ILJ-MI’s Traverse City Office a Beacon of Hope for Ukrainian Immigrants

tc staff 9 2023

Since Russia’s invasion of Ukraine in 2022, the Traverse City office of Immigration Law & Justice Michigan has served over 100 new Ukrainian clients. From those seeking temporary refuge from the war to those looking for longer stays, the legal staff has counseled them about their limited options.

The Grand Traverse region includes the largest population of Ukrainians in the state of Michigan. Many of them have been trying to provide a safe haven for family and friends fleeing the war. Marcelo Betti, ILJ-MI Legal Co-Director and TC attorney, reached out to local Ukrainians during the war’s first weeks to provide detailed information about how to help.

Most new Ukrainian clients arrive as part of the “Uniting of Ukraine” program (U4U). It authorizes Ukrainians who were displaced by the war to be paroled into the U.S. for a period of two years for humanitarian reasons.

One major obstacle to qualifying for the U4U program is the requirement for a financial sponsor based in the U.S. This can present issues for Ukrainians with few contacts or family in this country. The T.C. office has been helping sponsors, many of whom are members of the local Ukrainian community, to bring in friends and relatives. The staff also helps sponsored individuals acquire employment authorization documents after their arrival.

There are growing concerns about the U4U parole program because it will begin to expire for clients in 2024. With no updates from the Biden administration or Congress on its continuation, many Ukrainian refugees are unprotected.

“This is especially frustrating for our local Ukrainian community members, many of whom arrived in the United States as religious refugees and were able to quickly obtain permanent resident status (green card). The fact that their newly arrived Ukrainian friends and relatives do not currently have a clear avenue toward a green card is confusing and something we hope that Congress will remedy soon,” Betti said. 

A temporary solution to help Ukrainian clients whose humanitarian parole status may expire next year is the Temporary Protected Status (TPS) humanitarian registration. Although TPS is not a permanent immigration solution, it is a more well-established program than U4U and therefore may offer longer-term refuge for Ukrainians. 

“We expect that there will be a large influx of TPS cases starting in the summer of 2024, when the two-year parole for our early U4U clients will expire. It is unclear whether the Biden administration will allow the renewal or extension of these clients’ parole status. If it does not, then our U4U clients will need to apply for TPS to keep lawful status and employment authorization in the U.S. We’ve already begun helping Ukrainian clients apply for Temporary Protected Status,” Betti said.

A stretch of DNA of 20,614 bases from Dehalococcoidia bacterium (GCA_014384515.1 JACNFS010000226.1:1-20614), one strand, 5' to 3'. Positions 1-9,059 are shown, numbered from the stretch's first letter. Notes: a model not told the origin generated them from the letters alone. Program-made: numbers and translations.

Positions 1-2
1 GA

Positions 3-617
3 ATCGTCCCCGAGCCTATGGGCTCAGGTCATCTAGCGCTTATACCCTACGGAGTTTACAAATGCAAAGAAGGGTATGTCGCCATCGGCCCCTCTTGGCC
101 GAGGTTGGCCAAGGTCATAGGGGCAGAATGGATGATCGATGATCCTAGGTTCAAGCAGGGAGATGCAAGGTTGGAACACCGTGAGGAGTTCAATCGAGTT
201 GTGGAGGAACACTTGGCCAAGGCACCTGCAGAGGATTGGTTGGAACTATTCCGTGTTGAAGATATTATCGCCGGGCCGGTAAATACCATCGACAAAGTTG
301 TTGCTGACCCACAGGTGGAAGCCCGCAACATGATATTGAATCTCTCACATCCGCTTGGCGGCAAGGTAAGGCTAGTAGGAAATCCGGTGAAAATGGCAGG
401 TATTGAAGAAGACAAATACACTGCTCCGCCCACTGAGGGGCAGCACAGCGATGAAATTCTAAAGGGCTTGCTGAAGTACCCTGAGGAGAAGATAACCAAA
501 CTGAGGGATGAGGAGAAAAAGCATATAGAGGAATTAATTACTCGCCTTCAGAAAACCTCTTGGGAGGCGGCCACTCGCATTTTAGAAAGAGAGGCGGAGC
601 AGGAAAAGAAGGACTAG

Newly hired Legal Assistant Carolina Iaconelli, a former client of the Traverse City office, understands first-hand the anxieties that come along with transitioning into the U. S. “I understand how unique the immigration experience can be—a combination of uncertainties, anxiety and homesickness as you try to rebuild your entire life. Now, as I embark on my own career with ILJ-MI, they’re giving me the opportunity to give back to my community and use my own experience to become a support system for our clients,” Iaconelli said.

Alline Beutler, Community Relations Manager, has been involved with the TC office since helping to establish it eight years ago.

“I’m grateful for the supporters and funders that have helped the Traverse City ILJ-MI office get to the strong position we are in now. It is wonderful that our organization was ready to step up and help when the need for free immigration legal services in Traverse City rose significantly after the start of the war in Ukraine,” Beutler said.

The Traverse City office served 333 clients from 42 countries from August 2022 to August 2023. The Ukrainian clients have comprised almost a third of the office’s workload during that time.


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